Randomized Numerical Linear Algebra (RandNLA) for Multi-Linear and Non-Linear Data

Principal Investigator(s): 
Michael Mahoney

This project investigates two important, non-linear, structural settings in order to start making progress toward using RandNLA (Randomized Numerical Linear Algebra) approaches to big data analysis in situations where the underlying data exhibit non-linear structure. First, researchers investigate how to design the next generation of RandNLA algorithms that can handle data that exhibit multi-linear structures captured by tensors. Second, they investigate the applicability of RandNLA approaches to data that exhibit non-linear structure, as captured by non-linear dimensionality reduction techniques, local spectral methods, and related semi-supervised eigenvector tools. In addition, they evaluate the proposed approaches on data applications where the PIs have significant expertise, such as the statistical analysis of population genetics data and astronomical data.

The amount of data in the world has exploded, with data being at the heart of modern economic activity, innovation, and growth. Big data are often modeled as matrices, since an m × n matrix A provides a natural structure to encode information about m objects, each of which is described by n features. As a result, linear algebraic algorithms, and in particular matrix decompositions, have proven extremely successful in the analysis of datasets in the form of matrices. RandNLA, which integrates the complementary perspectives that theoretical computer science and numerical linear algebra bring to matrix computations, is a new paradigm for the design and analysis of such algorithms and for using the resulting insight to solve important problems.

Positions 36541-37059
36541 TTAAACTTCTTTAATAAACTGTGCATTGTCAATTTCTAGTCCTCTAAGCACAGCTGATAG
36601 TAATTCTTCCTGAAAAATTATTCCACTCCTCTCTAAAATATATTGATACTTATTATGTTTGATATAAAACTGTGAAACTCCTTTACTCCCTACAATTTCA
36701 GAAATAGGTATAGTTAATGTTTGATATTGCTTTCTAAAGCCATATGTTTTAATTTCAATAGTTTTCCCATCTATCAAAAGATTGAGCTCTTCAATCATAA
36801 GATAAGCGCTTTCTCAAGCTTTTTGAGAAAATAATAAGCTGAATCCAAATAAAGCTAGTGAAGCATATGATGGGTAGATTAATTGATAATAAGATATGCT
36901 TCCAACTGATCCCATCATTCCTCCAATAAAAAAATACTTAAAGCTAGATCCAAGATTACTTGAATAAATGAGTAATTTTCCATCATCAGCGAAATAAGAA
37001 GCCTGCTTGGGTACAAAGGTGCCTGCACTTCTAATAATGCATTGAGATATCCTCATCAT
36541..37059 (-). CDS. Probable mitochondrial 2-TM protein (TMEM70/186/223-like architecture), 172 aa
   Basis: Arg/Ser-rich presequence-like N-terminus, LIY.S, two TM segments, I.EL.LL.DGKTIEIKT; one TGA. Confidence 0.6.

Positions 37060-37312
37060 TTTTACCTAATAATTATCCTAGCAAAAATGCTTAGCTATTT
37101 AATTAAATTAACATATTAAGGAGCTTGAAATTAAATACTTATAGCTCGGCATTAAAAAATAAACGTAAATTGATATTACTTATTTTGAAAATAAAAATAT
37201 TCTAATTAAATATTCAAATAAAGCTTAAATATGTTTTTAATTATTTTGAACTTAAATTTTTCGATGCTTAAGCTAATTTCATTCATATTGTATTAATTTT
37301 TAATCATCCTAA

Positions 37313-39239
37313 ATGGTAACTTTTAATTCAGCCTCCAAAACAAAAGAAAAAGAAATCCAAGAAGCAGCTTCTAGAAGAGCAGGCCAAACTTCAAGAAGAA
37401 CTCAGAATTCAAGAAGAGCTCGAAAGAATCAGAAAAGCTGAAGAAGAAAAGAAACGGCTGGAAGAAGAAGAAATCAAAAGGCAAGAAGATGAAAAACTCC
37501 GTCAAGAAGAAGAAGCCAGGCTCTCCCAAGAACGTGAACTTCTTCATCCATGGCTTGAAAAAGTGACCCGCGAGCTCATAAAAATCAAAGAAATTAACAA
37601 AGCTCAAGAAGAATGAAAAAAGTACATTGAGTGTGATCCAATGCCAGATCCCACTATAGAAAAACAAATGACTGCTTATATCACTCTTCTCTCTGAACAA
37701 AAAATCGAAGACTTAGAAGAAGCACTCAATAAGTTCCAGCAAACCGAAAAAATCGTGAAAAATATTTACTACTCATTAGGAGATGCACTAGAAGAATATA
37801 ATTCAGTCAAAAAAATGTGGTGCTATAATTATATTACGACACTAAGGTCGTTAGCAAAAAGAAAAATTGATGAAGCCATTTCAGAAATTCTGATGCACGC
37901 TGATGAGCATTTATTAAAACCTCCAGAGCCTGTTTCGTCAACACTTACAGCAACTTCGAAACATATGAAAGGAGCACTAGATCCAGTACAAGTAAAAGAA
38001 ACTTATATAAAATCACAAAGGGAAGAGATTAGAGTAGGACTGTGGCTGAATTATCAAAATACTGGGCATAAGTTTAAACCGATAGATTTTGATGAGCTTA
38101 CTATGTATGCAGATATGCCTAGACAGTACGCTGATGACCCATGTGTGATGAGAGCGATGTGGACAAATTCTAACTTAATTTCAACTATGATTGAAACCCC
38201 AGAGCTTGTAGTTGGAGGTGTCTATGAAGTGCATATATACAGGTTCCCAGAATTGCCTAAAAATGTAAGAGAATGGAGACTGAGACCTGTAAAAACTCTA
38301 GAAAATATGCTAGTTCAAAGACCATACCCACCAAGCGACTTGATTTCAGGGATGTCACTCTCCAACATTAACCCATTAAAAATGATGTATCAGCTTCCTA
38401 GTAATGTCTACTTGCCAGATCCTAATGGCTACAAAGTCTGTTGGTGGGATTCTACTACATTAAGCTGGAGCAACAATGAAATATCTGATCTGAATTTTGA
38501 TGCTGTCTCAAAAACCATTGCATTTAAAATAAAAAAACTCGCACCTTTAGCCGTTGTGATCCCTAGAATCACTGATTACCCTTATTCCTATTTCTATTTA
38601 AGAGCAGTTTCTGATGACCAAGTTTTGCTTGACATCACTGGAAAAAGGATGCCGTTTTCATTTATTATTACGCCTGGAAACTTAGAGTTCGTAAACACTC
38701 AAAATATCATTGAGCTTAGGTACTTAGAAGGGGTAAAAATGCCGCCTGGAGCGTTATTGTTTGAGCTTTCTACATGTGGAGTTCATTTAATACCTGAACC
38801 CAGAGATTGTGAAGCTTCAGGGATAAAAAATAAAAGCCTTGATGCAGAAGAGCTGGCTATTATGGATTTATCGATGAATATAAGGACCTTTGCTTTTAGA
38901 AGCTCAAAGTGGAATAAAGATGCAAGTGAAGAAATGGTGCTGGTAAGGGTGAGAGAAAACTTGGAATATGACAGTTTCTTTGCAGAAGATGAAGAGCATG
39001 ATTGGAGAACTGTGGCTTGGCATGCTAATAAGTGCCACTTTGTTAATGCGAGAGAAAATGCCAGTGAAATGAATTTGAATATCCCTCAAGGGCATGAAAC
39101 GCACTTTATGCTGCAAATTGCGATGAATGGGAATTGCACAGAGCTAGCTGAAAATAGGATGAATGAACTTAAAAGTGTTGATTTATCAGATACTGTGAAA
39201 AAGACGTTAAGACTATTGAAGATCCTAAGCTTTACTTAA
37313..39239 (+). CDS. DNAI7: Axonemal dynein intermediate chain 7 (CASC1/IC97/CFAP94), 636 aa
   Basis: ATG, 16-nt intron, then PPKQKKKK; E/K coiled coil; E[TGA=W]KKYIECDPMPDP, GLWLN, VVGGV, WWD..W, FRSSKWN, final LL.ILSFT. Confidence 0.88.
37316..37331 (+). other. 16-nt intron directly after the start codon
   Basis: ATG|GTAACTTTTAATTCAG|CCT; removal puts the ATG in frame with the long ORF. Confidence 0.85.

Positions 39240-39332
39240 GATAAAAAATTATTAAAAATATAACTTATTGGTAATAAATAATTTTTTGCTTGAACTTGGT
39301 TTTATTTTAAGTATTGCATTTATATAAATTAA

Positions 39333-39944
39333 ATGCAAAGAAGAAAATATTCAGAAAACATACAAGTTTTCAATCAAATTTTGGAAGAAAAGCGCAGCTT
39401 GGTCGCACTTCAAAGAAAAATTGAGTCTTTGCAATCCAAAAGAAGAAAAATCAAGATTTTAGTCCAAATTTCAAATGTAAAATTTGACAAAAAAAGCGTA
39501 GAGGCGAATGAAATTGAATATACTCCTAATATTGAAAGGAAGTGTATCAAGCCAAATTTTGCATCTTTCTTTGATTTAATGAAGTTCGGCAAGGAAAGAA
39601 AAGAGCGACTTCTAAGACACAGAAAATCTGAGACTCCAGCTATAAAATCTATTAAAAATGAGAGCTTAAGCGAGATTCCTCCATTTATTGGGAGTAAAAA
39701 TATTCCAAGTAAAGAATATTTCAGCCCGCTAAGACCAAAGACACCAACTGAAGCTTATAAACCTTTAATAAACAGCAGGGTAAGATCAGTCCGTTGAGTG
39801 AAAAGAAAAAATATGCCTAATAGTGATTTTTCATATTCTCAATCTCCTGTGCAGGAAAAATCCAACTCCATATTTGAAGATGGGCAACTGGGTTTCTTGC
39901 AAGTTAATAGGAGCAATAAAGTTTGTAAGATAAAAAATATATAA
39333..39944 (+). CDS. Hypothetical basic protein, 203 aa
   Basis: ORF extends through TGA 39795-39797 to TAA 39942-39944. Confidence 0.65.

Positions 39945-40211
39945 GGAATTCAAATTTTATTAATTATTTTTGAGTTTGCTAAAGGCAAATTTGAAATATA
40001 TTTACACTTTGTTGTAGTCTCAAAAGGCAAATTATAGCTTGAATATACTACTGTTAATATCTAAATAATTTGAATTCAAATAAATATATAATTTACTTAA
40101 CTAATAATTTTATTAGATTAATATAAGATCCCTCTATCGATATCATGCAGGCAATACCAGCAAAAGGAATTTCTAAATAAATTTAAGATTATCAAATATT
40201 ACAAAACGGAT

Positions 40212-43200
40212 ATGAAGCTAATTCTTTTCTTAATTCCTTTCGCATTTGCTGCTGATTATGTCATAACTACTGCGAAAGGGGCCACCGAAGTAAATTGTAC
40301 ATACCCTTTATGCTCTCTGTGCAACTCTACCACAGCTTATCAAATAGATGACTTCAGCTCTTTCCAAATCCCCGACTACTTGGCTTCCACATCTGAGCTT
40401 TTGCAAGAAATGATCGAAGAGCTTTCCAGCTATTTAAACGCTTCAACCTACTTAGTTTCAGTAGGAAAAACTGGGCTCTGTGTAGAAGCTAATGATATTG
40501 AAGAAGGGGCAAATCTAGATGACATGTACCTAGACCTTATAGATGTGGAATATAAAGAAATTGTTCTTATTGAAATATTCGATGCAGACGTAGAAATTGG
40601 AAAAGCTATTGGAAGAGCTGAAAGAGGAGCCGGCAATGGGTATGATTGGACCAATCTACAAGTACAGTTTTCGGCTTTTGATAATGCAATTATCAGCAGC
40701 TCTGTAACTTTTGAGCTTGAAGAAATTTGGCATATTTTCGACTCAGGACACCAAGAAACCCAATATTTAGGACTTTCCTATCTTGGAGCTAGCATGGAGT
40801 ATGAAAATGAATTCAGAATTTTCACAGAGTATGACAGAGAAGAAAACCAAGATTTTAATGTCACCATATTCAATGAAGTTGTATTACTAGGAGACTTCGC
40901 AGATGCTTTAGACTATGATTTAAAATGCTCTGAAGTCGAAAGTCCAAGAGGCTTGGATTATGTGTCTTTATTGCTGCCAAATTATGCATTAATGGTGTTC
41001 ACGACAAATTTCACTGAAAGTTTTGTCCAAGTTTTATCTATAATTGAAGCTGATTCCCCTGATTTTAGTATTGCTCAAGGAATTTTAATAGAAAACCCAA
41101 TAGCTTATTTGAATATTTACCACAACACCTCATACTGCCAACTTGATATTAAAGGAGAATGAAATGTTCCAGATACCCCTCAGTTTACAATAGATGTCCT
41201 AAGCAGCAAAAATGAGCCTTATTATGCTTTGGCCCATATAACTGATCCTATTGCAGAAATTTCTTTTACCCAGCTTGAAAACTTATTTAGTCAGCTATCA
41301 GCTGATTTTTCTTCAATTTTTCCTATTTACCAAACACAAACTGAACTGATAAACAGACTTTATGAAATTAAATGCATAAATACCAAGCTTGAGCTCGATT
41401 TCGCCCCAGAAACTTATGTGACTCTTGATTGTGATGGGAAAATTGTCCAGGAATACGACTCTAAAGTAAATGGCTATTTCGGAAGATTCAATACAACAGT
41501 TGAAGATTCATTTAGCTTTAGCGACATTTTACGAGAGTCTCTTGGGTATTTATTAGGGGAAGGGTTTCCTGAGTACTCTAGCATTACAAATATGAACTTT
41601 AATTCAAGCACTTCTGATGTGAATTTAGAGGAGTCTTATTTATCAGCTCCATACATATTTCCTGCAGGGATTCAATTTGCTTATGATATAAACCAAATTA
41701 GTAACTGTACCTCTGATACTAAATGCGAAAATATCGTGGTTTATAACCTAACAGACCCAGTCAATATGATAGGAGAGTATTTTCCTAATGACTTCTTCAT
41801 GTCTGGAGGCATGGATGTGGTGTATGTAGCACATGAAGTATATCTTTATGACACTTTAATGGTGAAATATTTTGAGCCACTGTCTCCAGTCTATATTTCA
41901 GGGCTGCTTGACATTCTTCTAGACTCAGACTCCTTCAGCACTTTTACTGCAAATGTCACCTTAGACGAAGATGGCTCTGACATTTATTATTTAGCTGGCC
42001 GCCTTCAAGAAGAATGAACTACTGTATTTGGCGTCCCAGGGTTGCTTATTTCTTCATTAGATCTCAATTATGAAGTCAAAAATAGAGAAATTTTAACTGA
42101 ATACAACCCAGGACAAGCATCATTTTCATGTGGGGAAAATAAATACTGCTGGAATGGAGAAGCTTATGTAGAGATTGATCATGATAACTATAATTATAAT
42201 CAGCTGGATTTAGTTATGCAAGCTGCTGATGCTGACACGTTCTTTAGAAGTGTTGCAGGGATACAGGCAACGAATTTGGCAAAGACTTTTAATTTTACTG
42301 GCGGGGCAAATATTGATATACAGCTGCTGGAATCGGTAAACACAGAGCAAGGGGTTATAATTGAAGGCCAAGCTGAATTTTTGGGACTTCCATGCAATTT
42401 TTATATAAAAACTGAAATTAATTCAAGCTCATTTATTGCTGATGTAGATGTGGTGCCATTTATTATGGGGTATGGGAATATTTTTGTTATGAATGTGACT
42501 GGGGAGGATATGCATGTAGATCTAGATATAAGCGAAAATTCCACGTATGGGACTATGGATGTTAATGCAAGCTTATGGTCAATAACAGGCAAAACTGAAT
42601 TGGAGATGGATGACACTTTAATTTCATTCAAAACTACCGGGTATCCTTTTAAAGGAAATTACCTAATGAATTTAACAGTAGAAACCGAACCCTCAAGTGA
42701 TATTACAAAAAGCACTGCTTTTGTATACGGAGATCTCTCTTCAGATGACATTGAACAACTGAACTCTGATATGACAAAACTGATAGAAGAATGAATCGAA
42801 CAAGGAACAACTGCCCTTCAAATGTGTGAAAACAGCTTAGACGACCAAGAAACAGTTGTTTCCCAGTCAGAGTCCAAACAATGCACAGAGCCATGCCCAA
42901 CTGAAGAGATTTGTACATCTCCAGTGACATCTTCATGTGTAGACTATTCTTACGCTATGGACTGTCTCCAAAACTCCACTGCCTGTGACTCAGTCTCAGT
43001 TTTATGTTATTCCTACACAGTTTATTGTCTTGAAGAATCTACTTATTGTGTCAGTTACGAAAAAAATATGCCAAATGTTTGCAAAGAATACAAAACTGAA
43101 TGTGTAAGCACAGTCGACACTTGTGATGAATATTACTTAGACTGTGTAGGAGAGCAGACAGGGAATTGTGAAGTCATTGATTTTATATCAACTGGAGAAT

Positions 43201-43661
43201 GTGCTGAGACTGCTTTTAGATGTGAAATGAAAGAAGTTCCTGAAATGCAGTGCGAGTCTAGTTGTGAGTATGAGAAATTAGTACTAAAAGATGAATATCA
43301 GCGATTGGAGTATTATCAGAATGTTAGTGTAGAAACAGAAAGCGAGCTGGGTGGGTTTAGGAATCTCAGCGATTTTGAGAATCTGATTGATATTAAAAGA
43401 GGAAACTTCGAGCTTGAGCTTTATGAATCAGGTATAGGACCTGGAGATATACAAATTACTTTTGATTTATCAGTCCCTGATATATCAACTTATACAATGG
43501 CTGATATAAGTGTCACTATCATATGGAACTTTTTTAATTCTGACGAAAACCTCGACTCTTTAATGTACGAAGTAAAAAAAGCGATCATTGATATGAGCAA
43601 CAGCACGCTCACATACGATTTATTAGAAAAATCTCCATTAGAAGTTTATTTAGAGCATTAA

Despite the many successes of RandNLA both from a theoretical as well as a practical perspective, all the proposed approaches essentially focus on the case where the input matrix exhibits linear structure, as captured by a good low-rank approximation. An obvious question arises: Is RandNLA useful if the underlying data exhibit non-linear structural properties? Equivalently, are the methods, techniques, and intuitions developed in RandNLA useful when analyzing data that lie in non-linear manifolds or when the data have other non-linearities? This project aims to improve RandNLA's usefulness for analyzing non-linear data.

Funding provided by NSF grant #1447534